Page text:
for this comes from the Lord, the Spirit.

Last week we celebrated the Epiphany of Christ, and we are now in the season of the Epiphany which extends until the first Sunday in February when we shall celebrate Candlemas – the feast of the Presentation, albeit a day late, for that feast, falls on Saturday February 2nd.

This habit we have in the church of shifting festivals to the nearest Sunday is a symptom of something which I fear in the end will do us no good. Of making faith fit our lives, rather than making our lives fit our faith. Christmas is unusual, to an extent in that we still come to church on that day irrespective of whether or not it is Sunday, and some folk still come to worship through Holy week, but on the whole we have given up on the celebration of major festivals on the day they fall. We either transfer them to an adjoining Sunday, or ignore them altogether. When, I wonder was the last time we celebrated The Feast of the Transfiguration?  It strikes me that such a festival, with its theme of the Glory of Christ, falling as it does in August . . .??? Does anyone know the date? Well it is August 6th – a time when here in New Zealand we are stuck in the darkness of winter. What a wonderful idea to come to church in the darkness and find it ablaze with candles as we celebrate that feast.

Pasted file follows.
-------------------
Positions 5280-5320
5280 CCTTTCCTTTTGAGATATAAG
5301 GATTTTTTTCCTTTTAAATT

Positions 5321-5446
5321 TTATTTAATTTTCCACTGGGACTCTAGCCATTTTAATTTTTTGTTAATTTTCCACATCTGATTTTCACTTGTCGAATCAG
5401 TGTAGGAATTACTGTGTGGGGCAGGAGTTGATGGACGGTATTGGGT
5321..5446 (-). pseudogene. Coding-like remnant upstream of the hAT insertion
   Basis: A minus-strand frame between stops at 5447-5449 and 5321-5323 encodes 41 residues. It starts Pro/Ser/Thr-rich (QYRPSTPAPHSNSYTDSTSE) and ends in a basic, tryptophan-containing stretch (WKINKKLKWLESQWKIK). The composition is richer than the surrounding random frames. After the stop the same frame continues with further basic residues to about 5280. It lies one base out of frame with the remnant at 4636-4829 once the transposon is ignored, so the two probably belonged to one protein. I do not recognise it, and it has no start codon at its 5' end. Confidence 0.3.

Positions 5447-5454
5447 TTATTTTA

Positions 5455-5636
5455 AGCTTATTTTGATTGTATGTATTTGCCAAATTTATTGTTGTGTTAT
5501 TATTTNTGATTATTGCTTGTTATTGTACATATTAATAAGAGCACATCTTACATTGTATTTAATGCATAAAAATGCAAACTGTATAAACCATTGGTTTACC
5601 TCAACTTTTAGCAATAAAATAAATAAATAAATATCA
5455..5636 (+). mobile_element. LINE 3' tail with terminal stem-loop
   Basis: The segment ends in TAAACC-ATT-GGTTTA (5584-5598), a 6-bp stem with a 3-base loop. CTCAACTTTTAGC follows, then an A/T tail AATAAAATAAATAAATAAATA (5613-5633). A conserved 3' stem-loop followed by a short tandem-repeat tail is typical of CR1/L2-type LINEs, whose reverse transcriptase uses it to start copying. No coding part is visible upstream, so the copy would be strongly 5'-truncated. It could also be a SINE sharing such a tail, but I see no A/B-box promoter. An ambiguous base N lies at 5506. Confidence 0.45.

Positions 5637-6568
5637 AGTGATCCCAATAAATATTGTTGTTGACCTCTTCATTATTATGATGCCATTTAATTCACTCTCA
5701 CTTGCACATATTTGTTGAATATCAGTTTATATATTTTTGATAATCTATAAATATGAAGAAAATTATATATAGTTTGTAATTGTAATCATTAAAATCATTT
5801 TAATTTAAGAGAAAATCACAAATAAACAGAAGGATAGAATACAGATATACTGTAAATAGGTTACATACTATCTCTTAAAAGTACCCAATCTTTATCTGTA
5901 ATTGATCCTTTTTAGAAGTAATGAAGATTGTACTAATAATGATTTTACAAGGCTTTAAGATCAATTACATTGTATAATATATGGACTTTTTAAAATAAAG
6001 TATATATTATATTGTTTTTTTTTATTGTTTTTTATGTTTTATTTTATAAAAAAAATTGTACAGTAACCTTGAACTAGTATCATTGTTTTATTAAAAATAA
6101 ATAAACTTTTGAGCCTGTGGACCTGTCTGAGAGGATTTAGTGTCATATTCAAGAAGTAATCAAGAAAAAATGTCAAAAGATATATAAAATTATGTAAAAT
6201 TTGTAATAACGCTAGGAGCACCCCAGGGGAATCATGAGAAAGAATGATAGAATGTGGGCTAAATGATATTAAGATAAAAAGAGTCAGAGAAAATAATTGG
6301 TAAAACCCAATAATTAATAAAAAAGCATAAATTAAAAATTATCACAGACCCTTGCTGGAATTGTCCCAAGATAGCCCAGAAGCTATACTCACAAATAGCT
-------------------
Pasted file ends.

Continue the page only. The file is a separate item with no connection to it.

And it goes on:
Taking time out to worship according to the calendar might not seem much, but it is a simple discipline of ordering our lives to faith – and it is in the accumulation of such small things that our distinct Christian identity becomes more manifest – as we are conformed to the Life of the risen Christ in the church. The gift of the whole season of Epiphany is about the manifestation of the Glory of Christ. Four weeks to contemplate Him. Actually the church gives us half the year to contemplate Christ. From Advent, through Christmas and Epiphany, with perhaps a brief break, then into Lent, and then Easter, Pentecost and Trinity – the subject of our attention is not ‘how to live the Christian life – how to be relevant in the world – how to do mission’ – no. for half the year we are called to attend to the person and work of Christ and that is very necessary.
The crying problem of the church today is not the irrelevance of the church to the world – that church doesn’t fit the world we live in – it is not fitting our faith to our lives – no. It is that so often church does not fit the life of God revealed to us in Christ, and that I suggest is in no small part because we give insufficient time to the contemplation of his glory.